Evidence has shown that the strategic use of a low-dose opioid as an adjunct to local anesthetics during spinal anesthesia can reduce the concentration of inhalation agents required during general anesthesia. In addition, intrathecal morphine is a widely used method for postoperative pain relief after major abdominal and lower extremity orthopedic surgery. In many cases, it provides more effective perioperative analgesia with fewer side effects than intravenous opioid analgesics.121-123 In a randomized study of patients over age 70 who underwent colorectal surgery, Beaussier et al. compared preoperative intrathecal morphine (300 mcg) in addition to postoperative PCA with morphine (study group) with PCA morphine alone (control group). The investigation concluded that intrathecal morphine plus intravenous PCA, as compared with intravenous PCA morphine alone, improves immediate postoperative pain intensity and significantly reduces daily parenteral morphine consumption following surgery.124

Clinical Pearls

  • Intrathecal morphine at a dose below 200 mcg can be a useful adjunct for pain management following surgery with acceptable risk of respiratory depression.

Regional Anesthesia and Analgesia Using Peripheral Nerve and Nerve Plexus Blockade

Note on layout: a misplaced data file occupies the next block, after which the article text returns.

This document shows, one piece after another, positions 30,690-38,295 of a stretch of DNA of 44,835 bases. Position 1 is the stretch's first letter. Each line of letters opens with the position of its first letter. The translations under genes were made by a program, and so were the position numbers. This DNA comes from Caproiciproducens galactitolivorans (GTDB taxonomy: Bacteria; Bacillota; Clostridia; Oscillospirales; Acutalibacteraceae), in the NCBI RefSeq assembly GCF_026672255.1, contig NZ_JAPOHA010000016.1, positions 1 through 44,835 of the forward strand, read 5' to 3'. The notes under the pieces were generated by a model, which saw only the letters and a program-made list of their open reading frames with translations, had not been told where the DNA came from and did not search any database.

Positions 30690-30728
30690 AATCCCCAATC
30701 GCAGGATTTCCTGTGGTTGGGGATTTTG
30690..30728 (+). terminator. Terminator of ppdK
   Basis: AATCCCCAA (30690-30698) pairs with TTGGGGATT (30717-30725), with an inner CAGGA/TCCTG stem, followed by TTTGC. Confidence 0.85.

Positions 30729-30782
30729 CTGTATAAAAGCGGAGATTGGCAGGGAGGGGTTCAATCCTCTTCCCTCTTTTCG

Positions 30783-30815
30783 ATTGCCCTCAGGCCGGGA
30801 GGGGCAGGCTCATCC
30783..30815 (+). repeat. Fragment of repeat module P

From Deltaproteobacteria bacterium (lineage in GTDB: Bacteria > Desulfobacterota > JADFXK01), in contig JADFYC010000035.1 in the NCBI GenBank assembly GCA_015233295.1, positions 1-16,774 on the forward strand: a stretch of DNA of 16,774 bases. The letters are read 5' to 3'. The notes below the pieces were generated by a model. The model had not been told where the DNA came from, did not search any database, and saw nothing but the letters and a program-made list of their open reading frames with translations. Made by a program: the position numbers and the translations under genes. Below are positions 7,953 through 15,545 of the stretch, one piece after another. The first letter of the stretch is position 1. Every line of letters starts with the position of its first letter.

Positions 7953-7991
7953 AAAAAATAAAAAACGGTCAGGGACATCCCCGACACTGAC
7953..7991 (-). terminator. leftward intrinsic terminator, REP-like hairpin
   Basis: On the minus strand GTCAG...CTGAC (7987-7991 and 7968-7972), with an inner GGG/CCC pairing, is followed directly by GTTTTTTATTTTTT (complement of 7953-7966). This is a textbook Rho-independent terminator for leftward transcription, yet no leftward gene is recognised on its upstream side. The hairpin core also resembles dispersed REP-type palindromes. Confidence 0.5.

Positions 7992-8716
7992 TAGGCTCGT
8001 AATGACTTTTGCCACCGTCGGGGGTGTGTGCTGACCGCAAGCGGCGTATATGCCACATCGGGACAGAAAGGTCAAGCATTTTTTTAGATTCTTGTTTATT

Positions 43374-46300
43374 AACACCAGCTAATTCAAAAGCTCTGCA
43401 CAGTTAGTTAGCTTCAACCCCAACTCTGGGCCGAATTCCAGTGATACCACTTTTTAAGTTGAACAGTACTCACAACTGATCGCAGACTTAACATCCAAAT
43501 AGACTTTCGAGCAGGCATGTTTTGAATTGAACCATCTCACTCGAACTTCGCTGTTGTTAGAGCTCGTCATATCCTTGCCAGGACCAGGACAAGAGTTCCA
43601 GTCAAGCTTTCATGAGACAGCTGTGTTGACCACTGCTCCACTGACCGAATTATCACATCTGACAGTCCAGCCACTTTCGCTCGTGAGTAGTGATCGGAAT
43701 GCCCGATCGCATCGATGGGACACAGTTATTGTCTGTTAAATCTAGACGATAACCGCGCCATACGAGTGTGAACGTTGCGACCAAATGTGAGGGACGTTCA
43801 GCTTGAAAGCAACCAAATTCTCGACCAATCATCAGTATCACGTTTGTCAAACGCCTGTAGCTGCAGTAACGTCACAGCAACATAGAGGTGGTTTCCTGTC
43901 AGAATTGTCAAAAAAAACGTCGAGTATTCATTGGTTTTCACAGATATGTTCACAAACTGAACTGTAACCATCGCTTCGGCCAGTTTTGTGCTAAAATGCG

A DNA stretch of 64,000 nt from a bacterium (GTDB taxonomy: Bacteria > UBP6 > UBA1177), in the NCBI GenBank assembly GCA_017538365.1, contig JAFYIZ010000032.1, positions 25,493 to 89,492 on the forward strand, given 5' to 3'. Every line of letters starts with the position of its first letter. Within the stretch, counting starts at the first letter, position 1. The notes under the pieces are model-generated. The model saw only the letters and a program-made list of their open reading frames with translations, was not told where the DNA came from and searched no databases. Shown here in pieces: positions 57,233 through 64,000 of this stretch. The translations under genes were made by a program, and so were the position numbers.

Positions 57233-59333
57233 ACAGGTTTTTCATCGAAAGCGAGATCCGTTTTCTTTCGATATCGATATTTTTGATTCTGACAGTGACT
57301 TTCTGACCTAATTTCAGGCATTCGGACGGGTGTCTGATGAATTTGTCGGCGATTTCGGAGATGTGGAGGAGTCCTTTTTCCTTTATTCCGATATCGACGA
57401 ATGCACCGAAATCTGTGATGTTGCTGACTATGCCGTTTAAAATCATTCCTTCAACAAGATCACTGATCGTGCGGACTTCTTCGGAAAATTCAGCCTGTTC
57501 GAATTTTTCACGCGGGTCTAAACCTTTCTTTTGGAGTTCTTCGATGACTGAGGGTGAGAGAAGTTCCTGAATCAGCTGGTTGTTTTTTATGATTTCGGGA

One approach to perioperative pain management in geriatric patients is to consider the postoperative complications commonly associated with routine surgical procedures and then evaluate how one might mitigate these complications using peripheral nerve and nerve plexus blockade. Elderly patients are more likely to have underlying neurologic, pulmonary, and cardiovascular disease, all of which can lead to serious complications in any surgical setting. While there are established clinical practices and theoretical indications regarding the use of safe and effective regional techniques for elderly patients, a lack of consistency among studies has prevented the development of firm recommendations to guide which regional anesthetics and analgesia techniques offer the greatest advantages for elderly patients undergoing particular surgical procedures.

Peripheral nerve blockade can be a supplemental analgesic technique for medical interventions and satisfactory analgesia for a host of surgical procedures on the upper and lower extremities, abdomen, groin, and chest wall. Definitions and descriptions of regional peripheral nerve block techniques are variable, as are the definitions of the various techniques of analgesia and anesthesia (Table–4). Clinical investigations often use neuraxial anesthesia (with or without analgesia) in the definition of regional anesthesia. However, other studies include only peripheral nerve and nerve plexus blockade, local anesthetic infiltration, and local anesthetic injection in the definition of regional anesthesia. When strategically applied (ie, procedure- and patient-specific) and with effective results, regional peripheral nerve and nerve plexus block techniques may offer distinct advantages in the care of older surgical and medical patients. In particular, regional peripheral nerve and nerve plexus block techniques may allow for a reduction in the incidence of adverse side effects compared to other conventional pain management therapies (intramuscular, oral, and parenteral analgesics and central neuraxial blockade).125